A Sign of the Times: The Changing Treatment Landscape for Advanced Kidney Cancer
The treatment landscape for advanced kidney cancer has changed dramatically over the past few years, with several targeted drugs and an immunotherapy approved by the FDA.
BY Marijke Vroomen Durning, RN
PUBLISHED September 23, 2016
Whenever 60-year-old Catherine Messinger experienced pain in her side, she would chalk it up to diverticulitis, a condition that had plagued her for many years. But in April 2013, her intense pain signaled something else. Messinger, whose doctor initially suspected a kidney stone, had a tumor on her kidney and was diagnosed with stage 4 renal cell carcinoma (RCC), or kidney cancer.
After Messinger underwent several months of scans to monitor her progress, a new tumor was found in her spine and, in January 2014, despite initial treatment, her doctors found that the tumor had spread to her abdomen. Messinger needed innovative treatment, and, luckily, she qualified for the one spot her oncologist, Elizabeth Plimack, M.D., M.S., had in an immunotherapy trial at Fox Chase Cancer Center in Philadelphia, Pennsylvania.
“The trial sounded really promising, so I agreed to do it,” Messinger says of the ongoing phase 1 study, which is considering the best dosing for the immunotherapy Opdivo (nivolumab) when it’s combined with targeted drugs Sutent (sunitinib) or Votrient (pazopanib), as well as the effectiveness of Opdivo given with either Sutent, Votrient or another immunotherapy, Yervoy (ipilimumab). Two- and-a-half years later, Messinger is still taking her immunotherapy regimen.
Yervoy is an immune checkpoint inhibitor, which blocks the protein CTLA-4 on T cells. The job of CTLA-4 is to help hold the body’s immune system in check; blocking its activity frees up a patient’s immune system to work more powerfully to kill cancer cells. Opdivo is another checkpoint inhibitor that works on the same principle, but targets a different protein, PD-1. These drugs can slow tumor growth or even shrink tumors.
Messinger, who goes to the clinic for assessment and treatment every two weeks, is experiencing a few side effects from her treatment, but nothing that makes her feel she needs to discontinue it.
“I’m really tired and, just lately, my joints and bones have started hurting. They don’t know if it’s the nivo or because I’m 60,” she says. “I get nauseated now and then, but for the most part, it’s really not been a bad ride at all.”
Both Yervoy and Opdivo have been approved for at least a couple of years to treat other cancers, but it was only recently that Opdivo was given the green light by the U.S. Food and Drug Administration (FDA) for use in patients with advanced RCC. That happened in November 2015, based on findings from a phase 3 trial, which showed longer overall survival and fewer serious side effects with Opdivo than with another newer treatment, the targeted drug Afinitor (everolimus). Opdivo can cause side effects including fatigue, itching, rash, upper respiratory problems, swelling of the hands and feet, gastrointestinal disturbances, muscle pain, fever, and abdominal, chest or joint pain.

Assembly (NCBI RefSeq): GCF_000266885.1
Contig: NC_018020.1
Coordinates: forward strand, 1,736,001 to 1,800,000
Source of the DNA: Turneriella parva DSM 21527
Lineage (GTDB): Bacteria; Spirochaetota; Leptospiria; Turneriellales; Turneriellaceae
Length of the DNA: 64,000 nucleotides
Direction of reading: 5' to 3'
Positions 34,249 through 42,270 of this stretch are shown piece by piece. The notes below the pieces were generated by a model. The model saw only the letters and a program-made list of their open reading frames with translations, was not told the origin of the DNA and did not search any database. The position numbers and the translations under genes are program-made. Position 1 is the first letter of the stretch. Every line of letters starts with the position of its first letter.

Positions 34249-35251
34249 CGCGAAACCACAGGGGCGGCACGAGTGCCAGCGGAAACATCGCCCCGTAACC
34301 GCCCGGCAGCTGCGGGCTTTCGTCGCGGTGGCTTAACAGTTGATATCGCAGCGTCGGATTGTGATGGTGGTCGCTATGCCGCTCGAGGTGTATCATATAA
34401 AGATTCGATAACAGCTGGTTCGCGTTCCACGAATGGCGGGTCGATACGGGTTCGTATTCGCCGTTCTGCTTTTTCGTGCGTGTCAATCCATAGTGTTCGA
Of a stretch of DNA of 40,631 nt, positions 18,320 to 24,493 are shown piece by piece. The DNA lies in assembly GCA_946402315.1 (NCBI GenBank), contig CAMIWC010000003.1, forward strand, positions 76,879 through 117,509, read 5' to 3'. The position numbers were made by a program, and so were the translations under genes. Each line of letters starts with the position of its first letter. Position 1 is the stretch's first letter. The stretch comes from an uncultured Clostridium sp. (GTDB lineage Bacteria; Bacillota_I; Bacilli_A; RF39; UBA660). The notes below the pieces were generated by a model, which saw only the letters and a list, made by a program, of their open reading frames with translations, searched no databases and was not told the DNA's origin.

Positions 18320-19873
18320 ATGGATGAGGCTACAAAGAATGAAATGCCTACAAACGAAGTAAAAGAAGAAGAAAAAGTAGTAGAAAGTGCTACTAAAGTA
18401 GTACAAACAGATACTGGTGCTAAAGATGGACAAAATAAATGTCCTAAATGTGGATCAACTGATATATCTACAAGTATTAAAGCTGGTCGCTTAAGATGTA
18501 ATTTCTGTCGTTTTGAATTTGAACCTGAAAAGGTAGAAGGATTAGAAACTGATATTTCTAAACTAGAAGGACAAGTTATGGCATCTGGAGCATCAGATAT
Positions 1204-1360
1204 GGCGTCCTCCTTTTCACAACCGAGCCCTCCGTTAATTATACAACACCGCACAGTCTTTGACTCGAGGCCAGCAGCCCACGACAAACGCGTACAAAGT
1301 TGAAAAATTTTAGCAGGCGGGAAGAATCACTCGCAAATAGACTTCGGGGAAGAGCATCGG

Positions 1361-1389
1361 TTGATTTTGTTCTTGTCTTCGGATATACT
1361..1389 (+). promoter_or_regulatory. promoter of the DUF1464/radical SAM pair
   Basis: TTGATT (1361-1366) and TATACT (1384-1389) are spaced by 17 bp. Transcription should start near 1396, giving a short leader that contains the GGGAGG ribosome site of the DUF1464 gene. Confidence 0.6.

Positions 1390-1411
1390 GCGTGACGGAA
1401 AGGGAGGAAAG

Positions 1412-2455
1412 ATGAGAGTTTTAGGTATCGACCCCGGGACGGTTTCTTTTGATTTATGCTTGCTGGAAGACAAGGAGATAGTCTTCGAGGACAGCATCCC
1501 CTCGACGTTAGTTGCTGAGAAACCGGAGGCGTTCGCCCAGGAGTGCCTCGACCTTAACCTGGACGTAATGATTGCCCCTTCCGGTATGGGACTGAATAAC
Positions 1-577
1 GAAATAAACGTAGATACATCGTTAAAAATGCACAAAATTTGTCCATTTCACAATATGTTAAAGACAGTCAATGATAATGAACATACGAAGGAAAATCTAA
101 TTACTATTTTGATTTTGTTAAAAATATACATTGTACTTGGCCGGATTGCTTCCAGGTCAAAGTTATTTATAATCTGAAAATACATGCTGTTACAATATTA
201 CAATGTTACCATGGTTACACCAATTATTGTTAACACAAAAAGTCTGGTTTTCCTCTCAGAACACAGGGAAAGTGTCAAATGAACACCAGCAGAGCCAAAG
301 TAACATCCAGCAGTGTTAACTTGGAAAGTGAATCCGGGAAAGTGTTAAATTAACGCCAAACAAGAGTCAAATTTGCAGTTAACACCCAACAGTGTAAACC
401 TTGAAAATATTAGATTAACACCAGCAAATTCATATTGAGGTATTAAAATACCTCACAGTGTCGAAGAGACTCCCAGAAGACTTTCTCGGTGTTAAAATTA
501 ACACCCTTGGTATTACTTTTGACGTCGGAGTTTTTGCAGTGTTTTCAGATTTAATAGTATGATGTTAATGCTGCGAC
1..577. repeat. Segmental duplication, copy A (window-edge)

“This drug works by stimulating the body’s immune system in a much more specific fashion than previous generations of such treatments, to elicit an immune response,” says Sumanta Kumar Pal, M.D., assistant clinical professor in the Department of Medical Oncology & Therapeutics Research and co-director of the Kidney Cancer Program at City of Hope in Duarte, California. “When you look at the older classes of immune- based treatments, like IL-2 (interleukin-2) and interferon, these were incredibly toxic. There were many toxicities that ultimately might lead to death. This is far different with the targeted, immune- based therapies that we have now in the clinic. By and large, I’ve found that patients are able to maintain their quality of life. It always helps to have tight oversight by a physician who is knowledgeable of these medications. If you do have that, then certainly, you can still enjoy excellent quality of life while extending survival.”
It’s an improvement that’s a sign of the times. The treatment landscape for advanced RCC has changed drastically over the past few years, with several targeted drugs that are not immunotherapies also approved by the FDA. These include Cabometyx (cabozantinib) and Lenvima (lenvatinib), which target and disable cell enzymes known as tyrosine kinases that help drive some cancers. There’s also a regimen that combines two kinase inhibitors, Afinitor and Lenvima. As a group, these therapies have the potential to further reduce RCC’s already dropping mortality rate.
A TARGETED APPROACH
Until about 10 years ago, a diagnosis of kidney cancer was grim. If the cancer was caught early enough, surgery to remove the kidney and tumor may have been sufficient treatment, but anything beyond complete removal rarely had a good outcome. Unfortunately, detecting early kidney cancer, which tends to be asymptomatic, is not easy.